Sunday, December 27, 2009

Weekly Summary and a Look Ahead

by Bill McBride on 12/27/2009 12:58:00 PM

The key economic report this holiday week is the Case-Shiller house price index for October that will be released on Tuesday. The Case-Shiller index is actually an average for 3 months and the concensus is for further gains, although the house price index from LoanPerformance showed a decline in October.

In other economic news, the Chicago PMI will be released on Wednesday. Other recent regional indicators - the New York Fed's Empire State Manufacturing Survey and Richmond Fed’s Survey of Manufacturing Activity - have suggested a slowing in the manufacturing sector.

The monthly trucking and restaurant surveys will also be released this week.

And a summary of last week ...

  • Existing Home Sales up Sharply in November

    The NAR reports: Another Big Gain in Existing-Home Sales as Buyers Respond to Tax Credit
    Existing-home sales – including single-family, townhomes, condominiums and co-ops – rose 7.4 percent to a seasonally adjusted annual rate of 6.54 million units in November from 6.09 million in October, and are 44.1 percent higher than the 4.54 million-unit pace in November 2008.
    Existing Home Sales Click on graph for larger image in new window.

    This graph shows existing home sales, on a Seasonally Adjusted Annual Rate (SAAR) basis since 1993.

    Sales in Nov 2009 (6.54 million SAAR) were 7.4% higher than last month, and were 44% higher than Nov 2008 (4.54 million SAAR).

    Here is more on existing home sales.

  • New Home Sales Decrease Sharply in November

    The Census Bureau reports New Home Sales in November were at a seasonally adjusted annual rate (SAAR) of 355 thousand. This is a sharp decrease from the revised rate of 400 thousand in October (revised down from 430 thousand).

    New Home Sales and Recessions The second graph shows New Home Sales vs. recessions for the last 45 years. New Home sales fell off a cliff, but after increasing slightly, are now only 8% above the low in January.
    Sales of new one-family houses in November 2009 were at a seasonally adjusted annual rate of 355,000 ... This is 11.3 percent (±11.0%) below the revised October rate of 400,000 and is 9.0 percent (±15.3%)* below the November 2008 estimate of 390,000.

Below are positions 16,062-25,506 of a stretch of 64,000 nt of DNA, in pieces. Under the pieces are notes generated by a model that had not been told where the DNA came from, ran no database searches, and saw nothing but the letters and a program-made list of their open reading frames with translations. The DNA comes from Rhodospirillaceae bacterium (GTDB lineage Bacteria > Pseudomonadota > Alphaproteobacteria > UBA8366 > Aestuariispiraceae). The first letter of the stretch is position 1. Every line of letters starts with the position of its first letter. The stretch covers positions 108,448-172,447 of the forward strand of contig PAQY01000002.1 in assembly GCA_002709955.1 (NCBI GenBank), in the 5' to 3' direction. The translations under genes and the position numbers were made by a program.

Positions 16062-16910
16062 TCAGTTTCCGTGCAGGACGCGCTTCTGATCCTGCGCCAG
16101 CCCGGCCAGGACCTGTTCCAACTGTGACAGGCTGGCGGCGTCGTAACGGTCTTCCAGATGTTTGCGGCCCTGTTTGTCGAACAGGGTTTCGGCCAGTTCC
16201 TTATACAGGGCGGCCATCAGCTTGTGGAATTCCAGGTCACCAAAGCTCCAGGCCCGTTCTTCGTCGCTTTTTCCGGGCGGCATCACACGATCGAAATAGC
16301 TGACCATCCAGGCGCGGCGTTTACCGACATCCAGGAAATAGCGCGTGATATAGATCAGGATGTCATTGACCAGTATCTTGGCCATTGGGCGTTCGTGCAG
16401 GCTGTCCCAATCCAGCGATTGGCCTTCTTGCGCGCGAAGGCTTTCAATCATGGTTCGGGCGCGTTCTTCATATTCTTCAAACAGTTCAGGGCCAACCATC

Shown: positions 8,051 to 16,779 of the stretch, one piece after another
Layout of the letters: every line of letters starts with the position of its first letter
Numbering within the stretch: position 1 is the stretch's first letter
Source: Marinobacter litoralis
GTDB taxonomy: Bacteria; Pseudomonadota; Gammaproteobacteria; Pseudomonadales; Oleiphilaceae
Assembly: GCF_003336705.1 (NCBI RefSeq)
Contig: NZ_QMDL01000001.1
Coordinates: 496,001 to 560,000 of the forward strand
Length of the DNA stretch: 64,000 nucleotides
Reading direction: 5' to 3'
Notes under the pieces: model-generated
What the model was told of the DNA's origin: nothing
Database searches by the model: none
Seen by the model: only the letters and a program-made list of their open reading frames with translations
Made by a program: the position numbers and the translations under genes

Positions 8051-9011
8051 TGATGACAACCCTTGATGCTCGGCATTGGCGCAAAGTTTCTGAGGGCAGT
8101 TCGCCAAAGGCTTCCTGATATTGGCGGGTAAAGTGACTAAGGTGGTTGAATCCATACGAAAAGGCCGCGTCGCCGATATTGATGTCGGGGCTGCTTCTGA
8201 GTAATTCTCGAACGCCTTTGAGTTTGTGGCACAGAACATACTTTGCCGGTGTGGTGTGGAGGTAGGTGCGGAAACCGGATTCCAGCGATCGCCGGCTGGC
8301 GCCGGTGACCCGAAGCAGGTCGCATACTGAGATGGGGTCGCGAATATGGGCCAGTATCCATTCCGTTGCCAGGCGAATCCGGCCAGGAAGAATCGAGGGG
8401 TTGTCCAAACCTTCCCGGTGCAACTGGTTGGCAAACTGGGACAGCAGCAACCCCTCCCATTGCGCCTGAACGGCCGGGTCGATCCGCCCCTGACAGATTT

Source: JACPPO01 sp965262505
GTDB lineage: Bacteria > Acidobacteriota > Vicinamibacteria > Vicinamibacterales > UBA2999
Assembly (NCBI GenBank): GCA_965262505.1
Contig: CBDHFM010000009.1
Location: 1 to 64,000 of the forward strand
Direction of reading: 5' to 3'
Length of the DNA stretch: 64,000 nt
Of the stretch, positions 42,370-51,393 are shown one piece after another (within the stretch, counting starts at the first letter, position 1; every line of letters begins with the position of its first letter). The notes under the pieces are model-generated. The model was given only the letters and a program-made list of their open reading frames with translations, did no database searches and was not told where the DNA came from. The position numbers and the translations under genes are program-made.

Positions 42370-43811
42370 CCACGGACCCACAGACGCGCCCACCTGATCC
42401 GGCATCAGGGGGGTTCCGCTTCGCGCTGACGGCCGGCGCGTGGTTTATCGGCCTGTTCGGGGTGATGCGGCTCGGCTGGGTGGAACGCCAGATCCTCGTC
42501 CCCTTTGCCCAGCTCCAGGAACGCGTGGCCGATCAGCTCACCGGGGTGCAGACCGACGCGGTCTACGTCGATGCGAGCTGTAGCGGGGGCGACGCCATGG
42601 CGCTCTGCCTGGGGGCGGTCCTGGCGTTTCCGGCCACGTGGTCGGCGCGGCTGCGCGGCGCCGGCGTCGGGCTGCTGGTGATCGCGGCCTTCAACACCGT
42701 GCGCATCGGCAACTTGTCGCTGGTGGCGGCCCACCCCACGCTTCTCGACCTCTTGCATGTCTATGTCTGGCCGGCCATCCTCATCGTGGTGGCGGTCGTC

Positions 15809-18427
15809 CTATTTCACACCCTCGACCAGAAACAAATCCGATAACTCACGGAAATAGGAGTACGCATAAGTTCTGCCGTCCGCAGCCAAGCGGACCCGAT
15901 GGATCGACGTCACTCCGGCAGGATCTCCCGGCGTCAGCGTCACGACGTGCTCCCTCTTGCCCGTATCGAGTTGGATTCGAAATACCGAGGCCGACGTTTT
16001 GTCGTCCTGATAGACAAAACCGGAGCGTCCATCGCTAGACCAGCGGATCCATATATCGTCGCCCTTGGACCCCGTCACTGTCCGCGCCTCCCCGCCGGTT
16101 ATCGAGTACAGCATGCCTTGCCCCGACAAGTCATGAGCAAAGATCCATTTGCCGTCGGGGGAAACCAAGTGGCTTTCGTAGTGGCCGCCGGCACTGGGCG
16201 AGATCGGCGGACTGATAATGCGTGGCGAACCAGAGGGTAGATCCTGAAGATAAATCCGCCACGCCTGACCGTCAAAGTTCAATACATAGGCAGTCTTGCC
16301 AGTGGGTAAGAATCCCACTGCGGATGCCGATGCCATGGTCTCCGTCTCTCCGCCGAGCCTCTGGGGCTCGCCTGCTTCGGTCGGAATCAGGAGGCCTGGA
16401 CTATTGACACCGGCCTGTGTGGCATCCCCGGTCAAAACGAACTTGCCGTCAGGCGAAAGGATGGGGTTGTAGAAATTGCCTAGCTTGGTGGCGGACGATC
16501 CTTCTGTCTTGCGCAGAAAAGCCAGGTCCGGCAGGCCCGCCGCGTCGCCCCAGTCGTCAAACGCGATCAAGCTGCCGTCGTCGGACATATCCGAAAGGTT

See this post for more on New Home sales.

  • Ratio of Existing to New Home Sales at Record High

    The following graph shows the ratio of existing home sales divided by new home sales through November.

    Ratio: Existing home sale to new home sales This ratio has increased again to a new all time high.

    The ratio of existing to new home sales increased at first because of the flood of distressed sales. This kept existing home sales elevated, and depressed new home sales since builders couldn't compete with the low prices of all the foreclosed properties.

    The recent increase in the ratio was partially due to the timing of the first time homebuyer tax credit (before the extension) - and partially because the tax credit spurred existing home sales more than new home sales.

    From commentary on home sales see: Residential Investment: Moving Sideways

  • Commercial Real Estate: Prices Fall 1.5% in October

    From Bloomberg: U.S. Commercial Real Estate Index Falls 1.5%

    Here is a comparison of the Moodys/REAL Commercial Property Price Index (CPPI) and the Case-Shiller composite 20 index.

    CRE and Residential Price indexes CRE prices only go back to December 2000.

    The Case-Shiller Composite 20 residential index is in blue (with Dec 2000 set to 1.0 to line up the indexes).

    CRE prices peaked in late 2007 and have fallen 44% from the peak and are now back to September 2002 levels.

  • Other Economic Stories ...

  • From Bloomberg: Homeowners Get More Time for Home-Loan Modifications
    Servicers can’t cancel an active Home Affordable trial modification scheduled to expire before Jan. 31 for any reason other than property eligibility requirements, according to a posting today on a government Web site.
  • From the WSJ: U.S. Uncaps Support for Fannie, Freddie
    The Treasury said it would provide capital as needed to Fannie Mae and Freddie Mac over the next three years, in a move aimed at soothing investors' concerns about the government's continued support of the mortgage giants.
  • November PCE and Saving Rate

  • From Tom Petruno at the LA Times: Financial-meltdown commission sets first hearings

  • Philly Fed State Coincident Indicators Show Improvement

  • From the BEA: Q3 GDP Revised Down to 2.2%

  • OCC and OTS: Foreclosures, Delinquencies increase in Q3

  • From the Chicago Fed: Index shows economic activity improved in November

  • LoanPerformance: House Prices Fall 0.7% in October

  • Unofficial Problem Bank List: 545 Banks

    Best wishes to all.